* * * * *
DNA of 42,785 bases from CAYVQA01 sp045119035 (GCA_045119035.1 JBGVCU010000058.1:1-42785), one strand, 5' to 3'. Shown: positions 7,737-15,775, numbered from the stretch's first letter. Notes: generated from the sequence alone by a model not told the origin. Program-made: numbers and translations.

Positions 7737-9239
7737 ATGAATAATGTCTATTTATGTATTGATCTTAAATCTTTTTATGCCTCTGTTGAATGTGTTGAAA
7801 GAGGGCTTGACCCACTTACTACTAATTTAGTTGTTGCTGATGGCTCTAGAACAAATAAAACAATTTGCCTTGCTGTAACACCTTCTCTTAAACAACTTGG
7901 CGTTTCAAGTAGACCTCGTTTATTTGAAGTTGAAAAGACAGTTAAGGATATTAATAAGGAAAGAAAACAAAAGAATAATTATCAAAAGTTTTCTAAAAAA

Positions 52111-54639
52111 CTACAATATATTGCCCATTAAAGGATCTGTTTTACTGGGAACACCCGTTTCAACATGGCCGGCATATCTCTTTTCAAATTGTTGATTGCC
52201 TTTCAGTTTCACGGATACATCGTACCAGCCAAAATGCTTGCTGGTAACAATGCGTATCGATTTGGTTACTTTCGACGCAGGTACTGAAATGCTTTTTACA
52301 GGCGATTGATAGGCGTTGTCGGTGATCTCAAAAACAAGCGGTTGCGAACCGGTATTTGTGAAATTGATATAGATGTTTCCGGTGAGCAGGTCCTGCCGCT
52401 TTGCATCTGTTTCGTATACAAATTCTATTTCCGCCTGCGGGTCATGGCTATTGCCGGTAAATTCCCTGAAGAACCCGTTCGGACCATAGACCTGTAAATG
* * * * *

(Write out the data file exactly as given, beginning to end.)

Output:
DNA of 42,785 bases from CAYVQA01 sp045119035 (GCA_045119035.1 JBGVCU010000058.1:1-42785), one strand, 5' to 3'. Shown: positions 7,737-15,775, numbered from the stretch's first letter. Notes: generated from the sequence alone by a model not told the origin. Program-made: numbers and translations.

Positions 7737-9239
7737 ATGAATAATGTCTATTTATGTATTGATCTTAAATCTTTTTATGCCTCTGTTGAATGTGTTGAAA
7801 GAGGGCTTGACCCACTTACTACTAATTTAGTTGTTGCTGATGGCTCTAGAACAAATAAAACAATTTGCCTTGCTGTAACACCTTCTCTTAAACAACTTGG
7901 CGTTTCAAGTAGACCTCGTTTATTTGAAGTTGAAAAGACAGTTAAGGATATTAATAAGGAAAGAAAACAAAAGAATAATTATCAAAAGTTTTCTAAAAAA

Positions 52111-54639
52111 CTACAATATATTGCCCATTAAAGGATCTGTTTTACTGGGAACACCCGTTTCAACATGGCCGGCATATCTCTTTTCAAATTGTTGATTGCC
52201 TTTCAGTTTCACGGATACATCGTACCAGCCAAAATGCTTGCTGGTAACAATGCGTATCGATTTGGTTACTTTCGACGCAGGTACTGAAATGCTTTTTACA
52301 GGCGATTGATAGGCGTTGTCGGTGATCTCAAAAACAAGCGGTTGCGAACCGGTATTTGTGAAATTGATATAGATGTTTCCGGTGAGCAGGTCCTGCCGCT
52401 TTGCATCTGTTTCGTATACAAATTCTATTTCCGCCTGCGGGTCATGGCTATTGCCGGTAAATTCCCTGAAGAACCCGTTCGGACCATAGACCTGTAAATG